Fishing on the River Spey
The River Spey is the most famous Salmon fishing river in the world. One of the ‘big four’ salmon rivers in Scotland, the Spey offers exceptional and unrivalled fishing along it’s banks.
Home of the famous ‘Spey Cast’, people from all over the world covet the opportunity to land a Spey salmon, making it one of the most sought after locations in Scotland and Europe.
Use the links below or continue reading to find out more about fishing on the River Spey.
Before fishing on the River Spey please read our River Guidelines and Conservation Policy.
A little advice about fishing on the Spey
The River Spey is the home of speycasting and one of Scotland’s big four salmon rivers. It has the third largest drainage area after the Tay and Tweed and is the second longest after the Tay. However, its major attraction is its size and the strength of its stream – in the middle and lower river it falls on average 12 feet per mile – the gradient and volume of flow produce a unique experience for the angler.
An interesting aside, the Spey, unlike most British rivers, does not have a sizeable town at its mouth. The river is snow fed from the Cairngorm Mountains and in a good year this can mean the river staying high until early June.
The tackle required depends on the time of year and where you are fishing. If fishing the lower or middle Spey stout tackle will be needed during the spring and autumn, and even in the summer if there happens to be a flood.
When fishing in the spring or autumn long rods of around 15-16ft rods are used by many experienced Spey anglers, often with intermediate or sinking lines and/or sink tips. In the summer a 13-15ft rod with a floating line is usually sufficient although in times of drought a single-handed rod may suffice. It is advisable to ensure that your reel has plenty of backing as a large fish in a strong current can take a lot of line. Salmon are not known as leader shy so don’t be frightened to fish with 15-18lb nylon in the spring and nothing less than 10lb in the summer.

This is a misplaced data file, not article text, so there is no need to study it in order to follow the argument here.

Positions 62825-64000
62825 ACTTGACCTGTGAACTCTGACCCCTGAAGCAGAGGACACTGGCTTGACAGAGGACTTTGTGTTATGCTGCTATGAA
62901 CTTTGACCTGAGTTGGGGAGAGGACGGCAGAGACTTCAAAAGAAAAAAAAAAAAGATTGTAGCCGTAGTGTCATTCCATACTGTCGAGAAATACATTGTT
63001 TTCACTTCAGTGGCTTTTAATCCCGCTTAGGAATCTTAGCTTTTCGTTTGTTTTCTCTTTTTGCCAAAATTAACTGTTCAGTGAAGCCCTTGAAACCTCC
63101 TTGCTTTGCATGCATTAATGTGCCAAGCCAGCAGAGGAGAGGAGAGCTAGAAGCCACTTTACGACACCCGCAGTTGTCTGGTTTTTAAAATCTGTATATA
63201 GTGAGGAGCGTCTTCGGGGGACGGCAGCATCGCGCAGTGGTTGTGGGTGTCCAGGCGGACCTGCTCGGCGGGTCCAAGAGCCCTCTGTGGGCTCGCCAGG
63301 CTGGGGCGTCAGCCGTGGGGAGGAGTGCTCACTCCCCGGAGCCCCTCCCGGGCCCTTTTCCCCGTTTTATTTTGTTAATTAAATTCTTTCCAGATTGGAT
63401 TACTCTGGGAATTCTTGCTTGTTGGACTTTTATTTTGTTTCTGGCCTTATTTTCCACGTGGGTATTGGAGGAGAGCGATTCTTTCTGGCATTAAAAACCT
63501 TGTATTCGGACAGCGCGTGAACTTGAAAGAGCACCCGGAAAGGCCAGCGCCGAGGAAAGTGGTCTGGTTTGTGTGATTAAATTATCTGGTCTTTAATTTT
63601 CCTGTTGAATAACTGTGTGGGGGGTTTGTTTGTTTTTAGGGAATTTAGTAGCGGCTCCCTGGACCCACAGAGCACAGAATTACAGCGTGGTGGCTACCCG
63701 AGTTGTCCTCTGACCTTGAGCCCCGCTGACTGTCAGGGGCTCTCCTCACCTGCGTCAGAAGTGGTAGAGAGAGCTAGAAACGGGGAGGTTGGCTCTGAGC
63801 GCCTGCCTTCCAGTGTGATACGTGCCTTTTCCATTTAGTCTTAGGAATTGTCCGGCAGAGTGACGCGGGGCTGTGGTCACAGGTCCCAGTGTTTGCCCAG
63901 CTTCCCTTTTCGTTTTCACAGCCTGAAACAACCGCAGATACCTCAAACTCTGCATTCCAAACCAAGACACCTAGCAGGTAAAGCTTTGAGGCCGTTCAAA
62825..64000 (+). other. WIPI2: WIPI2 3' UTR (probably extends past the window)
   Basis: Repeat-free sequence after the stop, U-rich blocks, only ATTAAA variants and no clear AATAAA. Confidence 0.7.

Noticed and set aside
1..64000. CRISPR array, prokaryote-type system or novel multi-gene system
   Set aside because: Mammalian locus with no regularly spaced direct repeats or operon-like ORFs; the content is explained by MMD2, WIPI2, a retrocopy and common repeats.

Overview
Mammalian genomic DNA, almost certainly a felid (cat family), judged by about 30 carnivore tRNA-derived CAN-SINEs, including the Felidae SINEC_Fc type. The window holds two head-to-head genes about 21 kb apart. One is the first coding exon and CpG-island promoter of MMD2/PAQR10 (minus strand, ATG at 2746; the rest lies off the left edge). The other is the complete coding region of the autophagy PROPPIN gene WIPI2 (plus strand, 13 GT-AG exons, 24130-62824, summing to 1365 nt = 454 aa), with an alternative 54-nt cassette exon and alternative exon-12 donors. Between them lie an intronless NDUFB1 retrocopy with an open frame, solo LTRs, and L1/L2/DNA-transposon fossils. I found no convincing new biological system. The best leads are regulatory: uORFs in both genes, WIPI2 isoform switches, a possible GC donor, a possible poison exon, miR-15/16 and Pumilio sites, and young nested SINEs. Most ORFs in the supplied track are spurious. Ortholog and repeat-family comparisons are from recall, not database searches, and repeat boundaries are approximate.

The choice of flies depends on the time of year you intend to fish and the height of the water. In the spring ‘any fly will do as long as it is a Willie Gunn’ is a commonly heard expression. During the summer months try shrimp patterns like General Practitioner, Ally Shrimp and Cascade – and who would dare fish the Spey without a Munro Killer in their box? In low water conditions a member of the Stoat’s Tail family is always good for grilse.
Waders and Clothing
Chest waders are usually required on most beats. These can be hired or bought and can be a good investment. Neoprene waders or breathables with several under layers are required in the spring and will help keep out the chill although as the year progresses breathables will be most suitable. Warm waterproof clothes are also advisable as the weather in Scotland can be unpredictable; it is easy to take off a layer if you get too warm. In the interests of safety a floatation aid is highly recommended and is compulsory on some beats. Given the power of the Spey flow a stout wading stick is also advised.
"Fishing on the River Spey is a once in a lifetime experience, or for the lucky few, a yearly privilege."
Why fish the Spey?
Thousands of salmon caught every year
World class ghillies
Magnificent and tranquil scenery
The home of Spey Casting
Triumphant Spey Anglers
Thousands of salmon are landed on the River Spey every year. Below is a small selection of beaming anglers and their Spey salmon.
Recent Fishing Reports
Another week, another mini-heat wave on Speyside. August has been a challenging month for Spey anglers, but things could be about to change for the better. Whilst last week saw many days of cloudless skies and baking heat, as I write, Speyside is blanketed in clouds with showers of rain breaking out, bringing much-needed rain
Hello all. The first week of August has now been and gone, a time of the year when I always try to stop and take time to appreciate summertime: wildflower meadows alive with the buzzing of insects, long picnic lunches, late sunsets beside a firepit and days spent walking along the Speyside way, marvelling at
Hello all Its sunny Sunday again but at least it is not as warm, temperatures have settled a bit from the highs we were experiencing. It is had to believe I am reporting the catches of the last week in July already, only 9 weeks of the season left but at least we have been